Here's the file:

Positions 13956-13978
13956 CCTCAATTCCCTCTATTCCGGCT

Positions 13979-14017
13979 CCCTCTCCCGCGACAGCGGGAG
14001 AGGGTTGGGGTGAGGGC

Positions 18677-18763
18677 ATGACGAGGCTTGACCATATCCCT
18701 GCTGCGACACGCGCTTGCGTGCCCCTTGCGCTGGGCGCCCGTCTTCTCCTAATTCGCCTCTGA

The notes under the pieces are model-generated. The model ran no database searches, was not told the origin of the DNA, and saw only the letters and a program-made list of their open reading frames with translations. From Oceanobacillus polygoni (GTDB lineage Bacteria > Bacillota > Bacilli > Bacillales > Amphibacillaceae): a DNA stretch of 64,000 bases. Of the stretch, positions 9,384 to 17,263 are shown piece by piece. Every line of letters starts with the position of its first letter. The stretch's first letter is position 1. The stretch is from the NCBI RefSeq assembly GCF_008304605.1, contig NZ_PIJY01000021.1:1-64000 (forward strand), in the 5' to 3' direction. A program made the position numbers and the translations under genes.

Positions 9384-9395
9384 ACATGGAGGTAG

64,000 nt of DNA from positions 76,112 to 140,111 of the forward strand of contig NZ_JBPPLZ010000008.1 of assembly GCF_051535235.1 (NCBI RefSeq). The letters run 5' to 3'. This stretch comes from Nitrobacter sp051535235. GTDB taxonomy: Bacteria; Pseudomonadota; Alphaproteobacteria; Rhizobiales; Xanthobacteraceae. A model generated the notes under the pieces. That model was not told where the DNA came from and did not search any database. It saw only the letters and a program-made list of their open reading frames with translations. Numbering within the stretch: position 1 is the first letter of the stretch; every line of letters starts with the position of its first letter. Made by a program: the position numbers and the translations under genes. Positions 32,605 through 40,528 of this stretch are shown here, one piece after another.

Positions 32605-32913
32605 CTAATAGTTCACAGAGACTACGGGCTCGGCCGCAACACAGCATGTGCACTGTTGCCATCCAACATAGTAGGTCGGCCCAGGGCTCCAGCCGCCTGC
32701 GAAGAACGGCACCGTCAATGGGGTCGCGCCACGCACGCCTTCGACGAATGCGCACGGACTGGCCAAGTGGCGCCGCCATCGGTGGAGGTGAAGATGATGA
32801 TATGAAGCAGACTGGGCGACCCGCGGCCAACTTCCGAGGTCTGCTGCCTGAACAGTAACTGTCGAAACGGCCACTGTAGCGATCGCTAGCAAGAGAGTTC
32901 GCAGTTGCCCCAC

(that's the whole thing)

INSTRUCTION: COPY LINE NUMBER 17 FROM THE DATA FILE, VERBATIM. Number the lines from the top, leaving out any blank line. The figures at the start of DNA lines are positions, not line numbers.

32901 GCAGTTGCCCCAC